Kamis, 05 Agustus 2010


 Story: Musah Yayah Jafaru & Zainabu Issah

MORE than 12,000 babies are born yearly with sickle cell disease (a disease of red blood cells) in Ghana, the First Lady, Mrs Ernestina Naadu Mills, has disclosed.

She said more than 350,000 babies were born every year with sickle cell disease in Africa , while the disease accounted for more than six per cent of all deaths in young children.

Mrs Naadu Mills, who was referring to the 2010 statistics on sickle cell disease at the opening of the first global congress on sickle cell disease in Accra, called for a concerted effort among governments, medical practitioners and institutions to improve the treatment of sickle cell patients.

The four-day conference is being attended by medical and research scientists, public health officers, people with sickle cell disease and representatives of community-based, national and international organisations.
It has as its theme: “Sickle Cell Disease: 1910-2010; 100 Years of Science, Still Seeking Global Solutions”.

The congress will address issues about health education and psychological needs of affected persons and families, medical care, research, programme development and development of international community-based organisations.

It is being jointly organised by the Sickle Cell Foundation of Ghana (SCFG) and the Ministry of Health.
Mrs Naadu Mills noted that sickle cell disease was “a major health problem” which affected people of African, Mediterranean, Middle Eastern and Indian origins.

However, she said, in spite of 100 years of scientific knowledge and research, sickle cell disease remained a global problem still seeking solutions.
“Clearly, governments, international agencies, non-governmental organisations and community-based organisations need to do a lot more about sickle cell disease than they have done in the past, ” she said.

Mrs Naadu Mills said the pilot project on newborn screening for sickle cell in Kumasi showed that the early diagnosis of the disease, institution of family health education, antibiotic prophylaxis and comprehensive medical care had helped the children against early death and crisis.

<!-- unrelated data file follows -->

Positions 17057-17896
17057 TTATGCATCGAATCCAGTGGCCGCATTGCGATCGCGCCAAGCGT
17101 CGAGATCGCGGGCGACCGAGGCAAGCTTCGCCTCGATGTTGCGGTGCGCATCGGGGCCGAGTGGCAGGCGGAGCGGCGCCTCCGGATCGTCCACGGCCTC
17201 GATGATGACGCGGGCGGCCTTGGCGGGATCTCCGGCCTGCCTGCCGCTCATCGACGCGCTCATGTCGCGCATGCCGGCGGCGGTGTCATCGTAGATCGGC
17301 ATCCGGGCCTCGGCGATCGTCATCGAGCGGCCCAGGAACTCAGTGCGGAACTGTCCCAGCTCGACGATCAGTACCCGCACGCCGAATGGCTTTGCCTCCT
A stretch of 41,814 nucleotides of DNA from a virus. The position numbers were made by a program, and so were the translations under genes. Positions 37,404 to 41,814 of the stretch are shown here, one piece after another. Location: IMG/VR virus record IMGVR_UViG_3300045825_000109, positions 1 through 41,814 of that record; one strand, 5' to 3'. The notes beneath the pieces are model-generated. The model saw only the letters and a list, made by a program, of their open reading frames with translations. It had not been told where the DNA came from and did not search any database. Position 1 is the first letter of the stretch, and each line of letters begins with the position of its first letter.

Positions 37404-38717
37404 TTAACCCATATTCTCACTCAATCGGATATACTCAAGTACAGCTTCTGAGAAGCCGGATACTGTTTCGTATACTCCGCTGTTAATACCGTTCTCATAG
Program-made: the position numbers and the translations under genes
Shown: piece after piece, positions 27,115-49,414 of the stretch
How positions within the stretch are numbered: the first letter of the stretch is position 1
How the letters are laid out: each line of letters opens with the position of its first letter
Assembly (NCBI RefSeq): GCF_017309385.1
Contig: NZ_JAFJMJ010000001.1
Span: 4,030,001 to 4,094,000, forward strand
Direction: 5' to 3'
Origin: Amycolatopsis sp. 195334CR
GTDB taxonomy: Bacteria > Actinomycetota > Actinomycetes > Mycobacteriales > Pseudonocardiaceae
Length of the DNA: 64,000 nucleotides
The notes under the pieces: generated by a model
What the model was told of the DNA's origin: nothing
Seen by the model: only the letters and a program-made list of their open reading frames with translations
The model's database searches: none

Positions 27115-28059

She stressed that many children with sickle cell disease “grow to become successful adults, true achievers, whose success should serve as measures of hope for all people with the disease”.

The Minister of Health, Dr Benjamin Kumbuor, said as of December last year, the newborn screening project in Kumasi and Tikrom had screened more than 300,000 newborns, found more than 5,000 babies with sickle cell disease and enrolled about 4,000 of them at the Sickle Cell Clinic at Komfo Anokye Teaching Hospital in Kumasi for regular management.

He said the government would establish sickle cell disease treatment centres at each of the regional and large district hospitals, adding that maternal and child health personnel and laboratory and other technical personnel would be trained to conduct the screening.

The Chairman of the Board of Directors of the SCFG, Dr Kwame Donkor Fordwor, expressed the hope that the congress would mark the initiation of a global effort to combat sickle cell disease, and called for the setting up of mechanisms for monitoring and evaluating the progress of work.

Published in Daily Graphic on July 23, 2010

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